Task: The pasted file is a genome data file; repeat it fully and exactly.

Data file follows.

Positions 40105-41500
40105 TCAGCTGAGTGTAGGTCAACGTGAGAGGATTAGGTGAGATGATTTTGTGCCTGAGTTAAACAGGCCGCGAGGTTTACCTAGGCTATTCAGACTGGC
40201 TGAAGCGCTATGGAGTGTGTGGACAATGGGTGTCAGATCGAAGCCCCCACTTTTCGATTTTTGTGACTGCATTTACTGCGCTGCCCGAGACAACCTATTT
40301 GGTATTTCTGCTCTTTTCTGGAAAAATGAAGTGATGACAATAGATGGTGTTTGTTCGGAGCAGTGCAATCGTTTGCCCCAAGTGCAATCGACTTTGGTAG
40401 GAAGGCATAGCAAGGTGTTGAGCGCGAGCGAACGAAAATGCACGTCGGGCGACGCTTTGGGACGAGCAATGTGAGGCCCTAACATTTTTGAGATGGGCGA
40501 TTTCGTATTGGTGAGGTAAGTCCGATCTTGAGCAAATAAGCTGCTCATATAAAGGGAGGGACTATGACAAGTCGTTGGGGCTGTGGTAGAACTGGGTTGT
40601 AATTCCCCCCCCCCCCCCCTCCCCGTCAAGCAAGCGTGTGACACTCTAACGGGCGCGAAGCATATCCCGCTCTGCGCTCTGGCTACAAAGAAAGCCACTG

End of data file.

Positions 40105-41500
40105 TCAGCTGAGTGTAGGTCAACGTGAGAGGATTAGGTGAGATGATTTTGTGCCTGAGTTAAACAGGCCGCGAGGTTTACCTAGGCTATTCAGACTGGC
40201 TGAAGCGCTATGGAGTGTGTGGACAATGGGTGTCAGATCGAAGCCCCCACTTTTCGATTTTTGTGACTGCATTTACTGCGCTGCCCGAGACAACCTATTT
40301 GGTATTTCTGCTCTTTTCTGGAAAAATGAAGTGATGACAATAGATGGTGTTTGTTCGGAGCAGTGCAATCGTTTGCCCCAAGTGCAATCGACTTTGGTAG
40401 GAAGGCATAGCAAGGTGTTGAGCGCGAGCGAACGAAAATGCACGTCGGGCGACGCTTTGGGACGAGCAATGTGAGGCCCTAACATTTTTGAGATGGGCGA
40501 TTTCGTATTGGTGAGGTAAGTCCGATCTTGAGCAAATAAGCTGCTCATATAAAGGGAGGGACTATGACAAGTCGTTGGGGCTGTGGTAGAACTGGGTTGT
40601 AATTCCCCCCCCCCCCCCCTCCCCGTCAAGCAAGCGTGTGACACTCTAACGGGCGCGAAGCATATCCCGCTCTGCGCTCTGGCTACAAAGAAAGCCACTG